I have died and gone to heaven.
At my passing, I was working on the computer, looking at the latest whizzy stuff added to the HistoryGeo website.
You know how they say that before you die your life passes before your eyes? It’s true. Just before I passed, I saw the days before the Internet and websites such as the Bureau of Land Management (BLM).
I saw myself plotting ancestors’ land grants on graph paper and pouring over modern-day maps trying to match up the 1800s grants with current roads and landmarks.
Then I saw the Internet and Google Maps, and I saw myself finding those magical land spots on satellite imagery. I saw that someone created the Bureau of Land Management website, and located and printed out details of land grants and also the actual grants.
I saw Greg Boyd and his Arphax Publishing when they popped onto the genealogical scene — at his first appearance at a national genealogical conference, the place was all abuzz at the slick spiral-bound “Family Maps” books he had published — showing original purchasers of land indexed through the BLM or the Texas General Land Office.
Of course, paper publishing usually is a bit slower than we techy folks would like, but we all eagerly awaited the next counties the Arphax team would produce.
My demise began a couple of few weeks ago, when I got an email from Boyd telling me he was about to release “First Land Owners Project.” His email said I would be able to see all of the 5,850 parcels of indexed land patents in Houston County, Ala. (That’s where I was doing some research and the company had a record of that).
I logged onto www.historygeo.com (yes, this is a paid site but it is worth every penny of the $59 fee — probably more, but let’s not tell the Boyds that) and clicked on “Launch a Map Viewer!” Then I chose “First Landowners Project.” A continental U.S. map appeared center screen, with tool bars on the left and top of the map and a sidebar on the right of the map. Things were ready to launch.
From the right sidebar I selected “County Browser,” and then, from the drop down choices, I selected Houston County, Ala. From the alphabetical markers, I clicked on “D” and scrolled down to “Dawsey, James J.”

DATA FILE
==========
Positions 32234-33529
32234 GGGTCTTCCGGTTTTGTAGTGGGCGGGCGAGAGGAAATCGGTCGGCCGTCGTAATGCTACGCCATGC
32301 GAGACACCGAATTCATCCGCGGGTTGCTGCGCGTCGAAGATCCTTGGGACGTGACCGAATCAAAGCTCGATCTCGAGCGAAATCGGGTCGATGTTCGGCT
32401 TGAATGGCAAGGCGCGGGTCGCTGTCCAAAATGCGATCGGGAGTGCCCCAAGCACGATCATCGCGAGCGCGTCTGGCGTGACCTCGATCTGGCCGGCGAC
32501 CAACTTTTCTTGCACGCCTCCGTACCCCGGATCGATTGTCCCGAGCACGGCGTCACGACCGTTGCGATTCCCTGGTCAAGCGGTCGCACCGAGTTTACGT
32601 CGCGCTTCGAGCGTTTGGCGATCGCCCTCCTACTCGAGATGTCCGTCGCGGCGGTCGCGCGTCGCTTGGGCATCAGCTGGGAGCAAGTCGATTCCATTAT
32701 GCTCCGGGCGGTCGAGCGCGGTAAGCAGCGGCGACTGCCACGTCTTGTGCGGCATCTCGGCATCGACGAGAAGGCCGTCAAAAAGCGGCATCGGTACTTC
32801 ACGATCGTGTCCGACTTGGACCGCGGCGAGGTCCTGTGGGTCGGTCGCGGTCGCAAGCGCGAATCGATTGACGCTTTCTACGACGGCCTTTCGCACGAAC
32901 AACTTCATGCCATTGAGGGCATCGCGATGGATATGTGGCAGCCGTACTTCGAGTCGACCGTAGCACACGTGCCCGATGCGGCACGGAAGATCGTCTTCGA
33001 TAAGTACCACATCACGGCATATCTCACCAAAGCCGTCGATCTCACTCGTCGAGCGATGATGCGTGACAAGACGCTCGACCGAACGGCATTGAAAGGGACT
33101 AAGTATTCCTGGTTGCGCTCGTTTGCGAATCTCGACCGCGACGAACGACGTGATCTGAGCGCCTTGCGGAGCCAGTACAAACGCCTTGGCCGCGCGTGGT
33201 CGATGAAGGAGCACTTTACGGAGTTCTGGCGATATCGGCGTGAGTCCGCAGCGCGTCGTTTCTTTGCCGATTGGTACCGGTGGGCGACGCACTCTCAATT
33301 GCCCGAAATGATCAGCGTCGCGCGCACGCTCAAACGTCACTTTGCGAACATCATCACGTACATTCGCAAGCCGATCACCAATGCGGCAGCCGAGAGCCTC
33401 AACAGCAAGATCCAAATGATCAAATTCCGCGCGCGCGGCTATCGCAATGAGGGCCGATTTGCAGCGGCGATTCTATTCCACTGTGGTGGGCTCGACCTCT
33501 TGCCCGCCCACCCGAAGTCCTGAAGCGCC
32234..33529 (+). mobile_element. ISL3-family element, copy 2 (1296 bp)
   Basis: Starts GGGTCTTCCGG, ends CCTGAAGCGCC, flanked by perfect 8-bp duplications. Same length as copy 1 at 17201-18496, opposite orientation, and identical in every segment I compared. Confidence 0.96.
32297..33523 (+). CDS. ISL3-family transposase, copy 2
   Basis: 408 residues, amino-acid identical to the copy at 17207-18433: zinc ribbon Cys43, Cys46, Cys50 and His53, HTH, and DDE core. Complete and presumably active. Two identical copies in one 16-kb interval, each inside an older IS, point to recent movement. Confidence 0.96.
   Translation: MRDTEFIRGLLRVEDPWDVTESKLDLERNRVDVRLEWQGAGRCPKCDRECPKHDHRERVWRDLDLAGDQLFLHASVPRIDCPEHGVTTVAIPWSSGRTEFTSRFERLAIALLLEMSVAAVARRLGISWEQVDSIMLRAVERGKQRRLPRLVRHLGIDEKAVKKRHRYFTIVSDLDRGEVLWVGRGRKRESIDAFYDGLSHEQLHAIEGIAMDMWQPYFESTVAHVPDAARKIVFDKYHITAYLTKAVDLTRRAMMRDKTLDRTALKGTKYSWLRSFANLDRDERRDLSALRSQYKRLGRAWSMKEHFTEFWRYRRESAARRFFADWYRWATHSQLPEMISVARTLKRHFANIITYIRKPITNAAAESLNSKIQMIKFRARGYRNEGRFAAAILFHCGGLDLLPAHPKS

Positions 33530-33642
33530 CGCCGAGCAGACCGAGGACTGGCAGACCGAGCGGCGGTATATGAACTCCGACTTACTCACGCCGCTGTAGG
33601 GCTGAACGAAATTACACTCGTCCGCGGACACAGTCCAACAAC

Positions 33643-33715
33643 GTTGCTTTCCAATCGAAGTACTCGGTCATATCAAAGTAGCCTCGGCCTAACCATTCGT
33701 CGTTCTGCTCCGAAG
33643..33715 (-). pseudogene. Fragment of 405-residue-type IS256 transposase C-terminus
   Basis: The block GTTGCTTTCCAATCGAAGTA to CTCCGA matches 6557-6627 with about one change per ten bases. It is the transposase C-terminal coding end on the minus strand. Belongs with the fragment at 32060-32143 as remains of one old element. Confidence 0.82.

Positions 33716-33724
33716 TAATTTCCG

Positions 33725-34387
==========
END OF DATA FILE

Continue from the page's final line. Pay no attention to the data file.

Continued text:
This ancestor had many original grants, and using my mouse I could maneuver all around the area to see not only his pieces of land, but all of his neighbors (many of whom also are relatives).
Each section of land had the owner’s name and the date of the grant. Left clicking the mouse in the parcel will pop up a box of “Parcel Details,” which gave the patent date, exact physical location information and options viewing U.S. County Boundary History, Google Maps, BLM Source or BLM document.
The boundary history shows that from 1800 to 1810 these were Indian lands in Mississippi Territory; from 1820 to 1900 it was Henry County, Ala.; and from 1910 forward it has been Houston County, Ala.
But the Google Maps choice is the real killer — there is no guessing or having to mess with paper maps and overlays, etc. (all those “creative” things we once did). There it is in living color: a satellite view of the parcels of land Ancestor Dawsey owned in 1854.
Of course I was being just plain lazy when I clicked on the BLM Source and BLM document; it saved me from having to go to the BLM website and doing the work myself.
So, yes, folks, I died happy. Now I’m sitting here in genealogy heaven, scoping out all that ancestor land and exploring the massive amount of tools HistoryGeo has added to its website.
But I’m a little lonely up here, so come on and enjoy it with me.
Sharon Tate Moody is a board-certified genealogist. Send your genealogical methodology questions and event announcements to her at firstname.lastname@example.org. She regrets she is unable to assist with personal research and cannot respond to requests for locating or researching individuals. Past Heritage Hunting columns are available online at tbo.com, search words “Sharon Tate Moody.